This month I'm totally going to rip off my daughter and present a book that she made 20 years ago in Grade One, at Sir James Douglas Elementary School in Victoria, BC. Granted, she likely got some help from yours truly at the time but, to state the obvious, her mark is all over it. It's long... but easy on the eyes.
Revisiting this book hurt a little. Maybe more than a little. This book documents a time in my life that I cannot regain, involving a sweet little girl who I'll never meet again. SOB.
My Family and Me
Here are my Mom, my Dad, and I at the beach.
Here I am with my chocolate bunny. My Dad did the painting on my face.
Here are my parents.
Here are my Mom and I in the lake. Tuppy, my grandmother's dog, is with us.
Here's me and my Dad—we're making faces.
Here I am with Tuppy.
Here’s me and my Mom.
Here I am with Spooker, Sally, and Noiry.
I've had Spooker since I was born.
Here is the sun.
Here I am on the swing.
My Dad and I are making faces again.
Here I am in my bedroom.
Here I am with Spooker and Bun-Bun among the trees.
My Mom does the same thing.
Here I am in the pool.
Here's my cat Buddy.
Here are my parents with Sylvia, my Mom's cousin.
Here's Sylvia again.
Here I am in Nanaimo.
Here's my Mom.
Here I am making a face.
Here's me with my parents.
On the appointed day, I came to the school to see Chloe present her book to the class. Her teacher, who was not my favourite, had one subtly disapproving thing to say: "Ta famille fait beaucoup de grimaces" ("Your family makes a lot of faces").
YES, AND WHAT OF IT?
Some people don't know how to live.
I submitted photos and a blurb to Uppercase Magazine when they were asking for stories about art studios, and lo and behold I got a two-page spread! Pretty sweet. Uppercase is a quarterly magazine "for the creative and curious" and if you aren't familiar with it, you should check it out. It is not glossy—but boy is it beautiful—and it is chock–a–block full of anything and everything to do with art, craft, illustration, design, and real people who make things with their hands.
Touting this event rightfully should have been included in the last installment of this newsletter, but I wasn't exactly at the top of my game the day after returning from ten days away over Christmas, which included falling and spraining my foot on Christmas Day, and two days later succumbing to "traveler's diarrhea" for the remainder of the trip. That I should include it did not enter my mind (I'm not getting any younger, people).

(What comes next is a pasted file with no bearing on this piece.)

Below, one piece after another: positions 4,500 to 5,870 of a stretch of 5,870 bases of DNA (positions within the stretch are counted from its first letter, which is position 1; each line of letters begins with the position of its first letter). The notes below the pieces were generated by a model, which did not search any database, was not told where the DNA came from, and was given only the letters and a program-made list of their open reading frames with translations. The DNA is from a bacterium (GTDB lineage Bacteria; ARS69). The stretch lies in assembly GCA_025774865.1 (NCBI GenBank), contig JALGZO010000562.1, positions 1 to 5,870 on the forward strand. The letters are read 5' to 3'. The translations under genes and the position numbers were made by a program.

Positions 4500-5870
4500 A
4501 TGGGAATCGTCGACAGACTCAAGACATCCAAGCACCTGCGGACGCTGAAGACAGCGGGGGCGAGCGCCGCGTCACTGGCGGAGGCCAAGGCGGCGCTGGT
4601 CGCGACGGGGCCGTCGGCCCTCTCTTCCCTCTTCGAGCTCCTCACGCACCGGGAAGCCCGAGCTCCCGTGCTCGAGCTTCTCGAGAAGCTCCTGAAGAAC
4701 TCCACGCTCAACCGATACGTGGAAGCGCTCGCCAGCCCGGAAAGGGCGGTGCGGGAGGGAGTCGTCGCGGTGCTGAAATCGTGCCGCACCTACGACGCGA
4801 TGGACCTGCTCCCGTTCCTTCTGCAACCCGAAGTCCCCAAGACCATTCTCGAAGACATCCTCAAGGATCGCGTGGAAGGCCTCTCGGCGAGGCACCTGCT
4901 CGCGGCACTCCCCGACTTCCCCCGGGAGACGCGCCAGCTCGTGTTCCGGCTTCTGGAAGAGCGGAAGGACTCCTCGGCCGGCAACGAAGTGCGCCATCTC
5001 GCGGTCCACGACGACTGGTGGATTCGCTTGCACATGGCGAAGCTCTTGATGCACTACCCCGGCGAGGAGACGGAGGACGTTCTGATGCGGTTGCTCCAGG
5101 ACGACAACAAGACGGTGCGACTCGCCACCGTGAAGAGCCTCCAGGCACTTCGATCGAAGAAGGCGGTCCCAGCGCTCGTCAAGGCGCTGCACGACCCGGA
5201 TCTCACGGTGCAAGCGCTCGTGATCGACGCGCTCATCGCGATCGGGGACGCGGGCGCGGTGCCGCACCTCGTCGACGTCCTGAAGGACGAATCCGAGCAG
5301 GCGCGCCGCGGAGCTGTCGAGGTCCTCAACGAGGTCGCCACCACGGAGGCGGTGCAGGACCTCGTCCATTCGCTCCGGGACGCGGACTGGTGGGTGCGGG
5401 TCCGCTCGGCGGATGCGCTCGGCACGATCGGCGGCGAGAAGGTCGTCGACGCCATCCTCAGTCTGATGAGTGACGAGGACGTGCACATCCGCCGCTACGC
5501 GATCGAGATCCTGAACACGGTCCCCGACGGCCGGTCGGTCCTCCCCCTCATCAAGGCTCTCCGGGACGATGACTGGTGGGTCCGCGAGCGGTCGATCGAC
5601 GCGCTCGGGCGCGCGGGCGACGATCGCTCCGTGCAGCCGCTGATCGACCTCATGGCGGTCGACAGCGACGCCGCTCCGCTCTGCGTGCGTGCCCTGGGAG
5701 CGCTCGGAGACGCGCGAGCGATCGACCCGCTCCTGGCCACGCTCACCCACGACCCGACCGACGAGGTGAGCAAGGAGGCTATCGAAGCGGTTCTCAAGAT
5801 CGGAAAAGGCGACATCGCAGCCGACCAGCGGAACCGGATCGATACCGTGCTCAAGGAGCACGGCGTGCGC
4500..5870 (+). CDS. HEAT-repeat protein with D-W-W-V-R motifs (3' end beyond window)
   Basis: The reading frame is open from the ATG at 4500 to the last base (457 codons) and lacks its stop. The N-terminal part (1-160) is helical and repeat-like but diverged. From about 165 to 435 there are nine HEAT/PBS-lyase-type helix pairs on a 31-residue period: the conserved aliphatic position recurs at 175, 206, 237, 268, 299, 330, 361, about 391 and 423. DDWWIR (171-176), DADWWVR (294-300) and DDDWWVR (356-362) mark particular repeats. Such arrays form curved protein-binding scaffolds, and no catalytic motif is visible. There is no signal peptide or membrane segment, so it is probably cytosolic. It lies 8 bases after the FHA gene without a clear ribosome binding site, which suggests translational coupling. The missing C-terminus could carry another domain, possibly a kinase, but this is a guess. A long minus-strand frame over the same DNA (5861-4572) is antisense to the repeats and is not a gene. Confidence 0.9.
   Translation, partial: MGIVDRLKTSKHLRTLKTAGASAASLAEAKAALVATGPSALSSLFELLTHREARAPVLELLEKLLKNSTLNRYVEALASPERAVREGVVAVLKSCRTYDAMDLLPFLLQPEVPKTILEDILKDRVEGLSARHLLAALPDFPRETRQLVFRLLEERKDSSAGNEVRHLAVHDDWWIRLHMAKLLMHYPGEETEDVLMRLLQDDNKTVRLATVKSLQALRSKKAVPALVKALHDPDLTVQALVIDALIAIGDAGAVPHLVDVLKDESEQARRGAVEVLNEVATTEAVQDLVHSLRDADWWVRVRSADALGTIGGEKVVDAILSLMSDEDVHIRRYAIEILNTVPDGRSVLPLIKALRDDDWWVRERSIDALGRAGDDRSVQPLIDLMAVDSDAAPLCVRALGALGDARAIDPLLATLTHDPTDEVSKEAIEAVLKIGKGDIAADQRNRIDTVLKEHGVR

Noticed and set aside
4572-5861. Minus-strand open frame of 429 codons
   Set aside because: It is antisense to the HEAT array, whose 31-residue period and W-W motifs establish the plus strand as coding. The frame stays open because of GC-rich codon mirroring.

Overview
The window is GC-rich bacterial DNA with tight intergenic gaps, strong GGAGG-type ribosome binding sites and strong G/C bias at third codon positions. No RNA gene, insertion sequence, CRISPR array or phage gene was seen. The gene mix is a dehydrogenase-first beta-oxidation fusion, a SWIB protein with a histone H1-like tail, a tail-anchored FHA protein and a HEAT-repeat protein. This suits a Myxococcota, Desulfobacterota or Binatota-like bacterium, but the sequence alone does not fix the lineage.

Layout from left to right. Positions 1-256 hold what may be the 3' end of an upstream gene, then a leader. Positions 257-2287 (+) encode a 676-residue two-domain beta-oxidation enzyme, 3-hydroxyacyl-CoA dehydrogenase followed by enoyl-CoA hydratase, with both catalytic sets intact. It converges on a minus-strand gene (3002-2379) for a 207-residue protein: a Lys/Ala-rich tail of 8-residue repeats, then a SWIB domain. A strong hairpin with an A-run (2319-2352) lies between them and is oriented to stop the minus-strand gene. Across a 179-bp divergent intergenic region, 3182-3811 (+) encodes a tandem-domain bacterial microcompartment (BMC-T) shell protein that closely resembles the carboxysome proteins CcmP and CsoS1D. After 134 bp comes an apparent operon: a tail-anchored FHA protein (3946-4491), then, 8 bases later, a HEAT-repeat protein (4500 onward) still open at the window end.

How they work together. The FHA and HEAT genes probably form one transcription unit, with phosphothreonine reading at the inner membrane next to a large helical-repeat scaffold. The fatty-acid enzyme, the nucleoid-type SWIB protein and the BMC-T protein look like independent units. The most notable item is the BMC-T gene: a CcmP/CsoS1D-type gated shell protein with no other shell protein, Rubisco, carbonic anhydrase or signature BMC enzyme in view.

In the last installment of Feed the Monster, I posted photos of a large, blank piece of paper that I left hanging on the wall of my studio before leaving town for the holidays. There might have been some magic in that act, because I had an idea for that piece of paper while I was away and it bore fruit like a mo-fo. I'm not sure where any of this magic is leading, if anywhere, but I do finally feel ready to tell my brain to shut-the-fuck-up and let myself to be led by something more elemental for a while. As in, doesn't need to be perfect, and doesn't need to be sell-able. WISH ME LUCK WISH ME LUCK WISH ME LUCK
I probably don't need to point out that what you see here is your basic self-portrait painted on scraps of torn-up journal pages going back 40 years. OH, THAT OLD CHESTNUT?
I happen to have a very large vat of torn-up journal pages to deal with (*almost* 40 years worth—I haven't quite made it through all of them—totaling 72 journals torn up so far). I did consider a bonfire, yes. But I decided to let them sit for a while in case I came up with a better idea. Unfortunately, the piece shown above only used the tiniest fraction of the vat. Back to the drawing board.
Go take a look at GOOD if you are struggling to build a sustainable life as a creative person (whether writer, artist, musician, or otherwise). I was one of the beta-testers during the inaugural run of their program Creative Work last year, and I endorse it, emphatically. The three main sections of the course “build on one another, moving from the internal concerns of being an artist (purpose, vision, mindset), to the more external, including what it takes to make and finish the work (focus, systems, conditions), to sharing the work and connecting with your people (brand, visibility, and sharing).” Trust me, they leave no stone unturned.
The third run of the program is approaching—March 8th—and applications are being taken. Please take a look here for information about the program.